I don’t normally do Royal occasions. I think the only sensible approach in British history regarding the monarchy happened back in 1649, with the execution for high treason of Charles I, though I don’t approve of beheadings. Just a shame that the Commonwealth went wrong and the monarchy was restored.  I also don’t like royal occasions because of the gawping and fawning crowds, and also the security that surrounds them. And opportunities for photography, except for a privileged few, are often rather limited.  So May 27th this year was the first time I’ve ever been in London for the State Opening of Parliament.

I hadn’t gone to photograph the Queen, but some of the friends I’d made covering the protests against ‘poor doors’. Class War had decided to protest at the event.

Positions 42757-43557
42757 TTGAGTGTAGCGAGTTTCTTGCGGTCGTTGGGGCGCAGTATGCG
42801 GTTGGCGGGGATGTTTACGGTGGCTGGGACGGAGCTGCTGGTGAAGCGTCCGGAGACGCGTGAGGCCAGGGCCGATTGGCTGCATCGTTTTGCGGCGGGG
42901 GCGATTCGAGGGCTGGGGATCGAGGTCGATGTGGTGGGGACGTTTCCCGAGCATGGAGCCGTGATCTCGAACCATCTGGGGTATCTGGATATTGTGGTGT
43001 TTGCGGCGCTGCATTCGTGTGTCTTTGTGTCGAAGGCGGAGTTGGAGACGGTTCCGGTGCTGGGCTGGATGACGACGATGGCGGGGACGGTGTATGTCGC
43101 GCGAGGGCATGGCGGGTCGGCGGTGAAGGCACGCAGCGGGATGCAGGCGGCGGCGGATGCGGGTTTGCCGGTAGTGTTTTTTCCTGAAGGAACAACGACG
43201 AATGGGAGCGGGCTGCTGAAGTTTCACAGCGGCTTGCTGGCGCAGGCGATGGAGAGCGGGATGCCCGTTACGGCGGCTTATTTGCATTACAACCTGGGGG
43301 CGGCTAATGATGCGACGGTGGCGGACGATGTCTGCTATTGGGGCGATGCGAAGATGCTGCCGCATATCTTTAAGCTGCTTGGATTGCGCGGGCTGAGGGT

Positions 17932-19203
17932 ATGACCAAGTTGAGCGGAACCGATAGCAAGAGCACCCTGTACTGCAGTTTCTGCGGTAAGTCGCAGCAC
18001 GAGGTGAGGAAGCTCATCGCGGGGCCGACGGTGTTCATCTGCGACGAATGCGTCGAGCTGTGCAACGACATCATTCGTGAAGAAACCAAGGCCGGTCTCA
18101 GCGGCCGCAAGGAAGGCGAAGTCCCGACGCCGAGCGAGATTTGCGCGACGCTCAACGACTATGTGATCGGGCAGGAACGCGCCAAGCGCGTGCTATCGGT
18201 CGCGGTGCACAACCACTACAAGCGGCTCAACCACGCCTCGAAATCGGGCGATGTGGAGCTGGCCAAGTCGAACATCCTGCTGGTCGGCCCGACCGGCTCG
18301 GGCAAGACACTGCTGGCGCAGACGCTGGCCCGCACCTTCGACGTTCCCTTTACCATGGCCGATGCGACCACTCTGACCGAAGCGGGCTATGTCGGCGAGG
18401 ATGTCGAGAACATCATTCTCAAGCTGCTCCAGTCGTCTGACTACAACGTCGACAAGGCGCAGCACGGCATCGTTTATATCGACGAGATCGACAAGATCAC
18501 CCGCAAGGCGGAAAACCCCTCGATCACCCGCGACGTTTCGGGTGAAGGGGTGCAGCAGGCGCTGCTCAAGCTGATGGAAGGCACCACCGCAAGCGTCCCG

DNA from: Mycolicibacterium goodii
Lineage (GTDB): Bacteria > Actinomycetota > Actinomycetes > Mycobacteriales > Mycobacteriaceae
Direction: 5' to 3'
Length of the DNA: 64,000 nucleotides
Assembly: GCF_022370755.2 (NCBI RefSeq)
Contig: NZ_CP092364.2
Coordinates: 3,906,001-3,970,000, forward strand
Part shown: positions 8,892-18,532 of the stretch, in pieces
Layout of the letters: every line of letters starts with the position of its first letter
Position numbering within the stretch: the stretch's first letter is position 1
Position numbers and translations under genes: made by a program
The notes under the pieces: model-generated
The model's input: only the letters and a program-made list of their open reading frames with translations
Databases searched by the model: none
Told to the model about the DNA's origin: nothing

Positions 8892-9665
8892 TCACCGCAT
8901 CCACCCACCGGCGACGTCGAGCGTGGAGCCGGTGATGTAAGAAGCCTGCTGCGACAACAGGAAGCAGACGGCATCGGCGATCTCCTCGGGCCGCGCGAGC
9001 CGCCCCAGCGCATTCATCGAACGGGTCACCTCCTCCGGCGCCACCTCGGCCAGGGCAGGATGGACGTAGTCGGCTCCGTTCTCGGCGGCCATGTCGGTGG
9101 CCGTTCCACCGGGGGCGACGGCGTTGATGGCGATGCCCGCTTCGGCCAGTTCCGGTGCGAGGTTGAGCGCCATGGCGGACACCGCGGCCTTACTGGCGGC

It wasn’t the best planned of protests, and they had perhaps not  realised the enormous level of policing that would be applied to ensure that the right to protest was denied to anyone in the area on the day.  Quite why the Queen should be granted this level of immunity from protest isn’t clear.

Nikon D700, 16-35mm

But one group of protesters I was with was stopped around 50 yards from the royal route, and then were escorted away and followed closely by police for the next couple of hours. A couple of others were more successful, managing to display the Class War political leaders banner for perhaps half a minute on the actual route – though a quarter of an hour before she came down it. Police jumped on them rapidly, forced them to take down their banner and made sure the moved away.